Well, you said youre on a learning curve, but maybe you should play lower limits within your bankroll, because if youre gonna tilt everytime someone sucks out on u, youre gonna keep losing your bankroll everytime.

Its not the bad hands that are killing you, its your reaction to them and attitude towards it.
 
K_Kahne_Fan

K_Kahne_Fan

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Theres several things wrong in the way youre thinking about the hand.

1st, after you raised, you said (i should have folded). Why is that?

1- You shouldnt be results oriented.

2- You were ahead on flop, so even knowing his hand and the result, you were a favorite on flop therefore it was correct to raise. And yes, raise more.

3- the pot wasnt 16$. It was way more.

Well, you said youre on a learning curve, but maybe you should play lower limits within your bankroll, because if youre gonna tilt everytime someone sucks out on u, youre gonna keep losing your bankroll everytime.

Its not the bad hands that are killing you, its your reaction to them and attitude towards it.


Very good advice, thanks!
 
T

TheReaper

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I agree with everything gahdoh said, that's a great response.

I would agree about the raise on the flop. This hand is certainly dependant on a read, but if you're going to go to $8 on the flop, my opinion is you might as well shove. My thought here is, if you only go $8, what happens if they both call and a blank hits on the turn? Now you can only bet $7 into a big pot and it won't scare them. Either push or fold on the flop. If you push and lose, so be it, it happens.

On a side note, what is it with these people shoving with flush draws lately? I play on fulltilt, never been on bodog, and I see the same thing. All ins with just the flush draw like they are the best hand ever. Of course the perception is, the key word there is perception, that they hit so often it's a profitable play, which in reality it's not. Still aggravating non the less.
 
S

Seneku

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I agree with everything gahdoh said, that's a great response.

I would agree about the raise on the flop. This hand is certainly dependant on a read, but if you're going to go to $8 on the flop, my opinion is you might as well shove. My thought here is, if you only go $8, what happens if they both call and a blank hits on the turn? Now you can only bet $7 into a big pot and it won't scare them. Either push or fold on the flop. If you push and lose, so be it, it happens.

On a side note, what is it with these people shoving with flush draws lately? I play on fulltilt, never been on bodog, and I see the same thing. All ins with just the flush draw like they are the best hand ever. Of course the perception is, the key word there is perception, that they hit so often it's a profitable play, which in reality it's not. Still aggravating non the less.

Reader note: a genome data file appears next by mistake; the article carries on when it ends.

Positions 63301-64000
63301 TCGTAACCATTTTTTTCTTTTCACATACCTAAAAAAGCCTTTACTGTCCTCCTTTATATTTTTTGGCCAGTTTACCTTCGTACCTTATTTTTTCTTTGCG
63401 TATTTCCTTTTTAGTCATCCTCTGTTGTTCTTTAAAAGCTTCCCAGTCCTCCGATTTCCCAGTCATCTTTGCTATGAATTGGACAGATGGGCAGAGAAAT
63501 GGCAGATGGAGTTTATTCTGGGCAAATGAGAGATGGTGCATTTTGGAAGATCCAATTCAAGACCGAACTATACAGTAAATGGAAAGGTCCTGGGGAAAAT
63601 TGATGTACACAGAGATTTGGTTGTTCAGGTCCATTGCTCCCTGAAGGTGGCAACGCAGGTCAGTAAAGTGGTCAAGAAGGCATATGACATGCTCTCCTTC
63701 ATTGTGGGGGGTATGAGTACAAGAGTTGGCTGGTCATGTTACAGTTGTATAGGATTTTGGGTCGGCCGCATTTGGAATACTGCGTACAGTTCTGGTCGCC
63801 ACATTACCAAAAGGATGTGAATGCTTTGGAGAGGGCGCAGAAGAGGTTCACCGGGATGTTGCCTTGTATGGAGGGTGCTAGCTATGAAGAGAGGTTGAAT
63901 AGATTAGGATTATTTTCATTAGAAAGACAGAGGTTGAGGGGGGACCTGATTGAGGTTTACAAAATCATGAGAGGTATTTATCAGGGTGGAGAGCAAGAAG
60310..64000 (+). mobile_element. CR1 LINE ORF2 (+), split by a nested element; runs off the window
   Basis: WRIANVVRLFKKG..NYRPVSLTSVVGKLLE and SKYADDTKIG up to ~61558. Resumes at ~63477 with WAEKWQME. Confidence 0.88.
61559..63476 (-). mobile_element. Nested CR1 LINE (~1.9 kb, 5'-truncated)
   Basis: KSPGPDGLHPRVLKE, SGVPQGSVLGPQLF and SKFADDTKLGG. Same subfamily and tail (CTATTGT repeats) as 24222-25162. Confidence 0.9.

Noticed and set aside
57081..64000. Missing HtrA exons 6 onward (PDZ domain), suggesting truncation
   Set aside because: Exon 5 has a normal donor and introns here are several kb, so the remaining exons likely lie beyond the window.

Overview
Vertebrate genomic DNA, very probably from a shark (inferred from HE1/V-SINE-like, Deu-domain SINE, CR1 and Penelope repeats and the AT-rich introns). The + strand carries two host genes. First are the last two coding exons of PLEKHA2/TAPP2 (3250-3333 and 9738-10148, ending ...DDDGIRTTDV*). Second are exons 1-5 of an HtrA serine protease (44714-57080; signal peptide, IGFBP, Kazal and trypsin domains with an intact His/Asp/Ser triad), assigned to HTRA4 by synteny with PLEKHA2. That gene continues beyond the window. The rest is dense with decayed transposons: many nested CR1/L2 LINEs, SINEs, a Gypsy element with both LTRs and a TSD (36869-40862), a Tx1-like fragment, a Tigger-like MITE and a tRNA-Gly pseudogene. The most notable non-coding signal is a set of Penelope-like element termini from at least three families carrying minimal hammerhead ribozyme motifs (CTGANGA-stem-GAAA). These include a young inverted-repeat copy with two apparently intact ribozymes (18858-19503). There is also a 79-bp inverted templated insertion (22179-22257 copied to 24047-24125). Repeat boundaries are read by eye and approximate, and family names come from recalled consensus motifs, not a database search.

If your opponent has fold equity and you have one or preferably 2 overcards or some other added draw, it's really not that bad. Calling a shove or shoving with 2 undercards+flushdraw is indeed a pretty poor play imo.
 
brown110

brown110

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There was no reason for you to fold. If someone is gonna call you down with 2 undercards and a flush draw, youre gonna win that hand about 70% of the time after the flop. If you just keep getting your money in on these situations you'll be fine. You can't control the cards, and as long as you make the right play, if someone sucks out on you don't let it linger too long.

And btw... go Texans. :)
 
K_Kahne_Fan

K_Kahne_Fan

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Ugh, just reloaded $20, sat down with $5,

My Pocket: :kc4: :ks4:

flop: :3c4: :2d4: :7h4:

pre-flop raises makes pot $2.35 ($.05/$.10)

I go all-in for $4.30 not seeing anything scary

They call and show: :10c4: :qc4:

ME: happy

Turn: :4c4:
River: :9c4:

ME: Not so happy
 
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K_Kahne_Fan

K_Kahne_Fan

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Next:

My Pocket: :9h4: :9s4:

flop: :5c4: :2c4: :9c4:

pre-flop raises makes pot $1.20 ($.05/$.10)

I go all-in for $1.40

They call and show: :ah4: :kd4:

ME: Happy

Turn: :3c4:
River: :4s4:

Me: Getting REALLY tired of suckouts!
 
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K_Kahne_Fan

K_Kahne_Fan

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Next: slightly tilted

sit down with $2.00 ($.05/$.10)

My Pocket: :7s4: :7d4:

Someone raises to $.90 - being tilted - re-raise all in ($2.00)

2 callers who end up all-in for a 3 way

They show:
:kh4: :ks4:
:js4: :ah4:

Me: Accept the defeat of the KK

Flop: :7h4: :8c4: :9d4:

Me: Happy about the trips

Turn: :6d4:

Me: Still good

River: :10h4:

The JackAce with the off suit knocks out me and the KK
 
Bombjack

Bombjack

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My advice:
a) Post in bad beats forum
b) Don't complain when people to get all their money in against you while you're ahead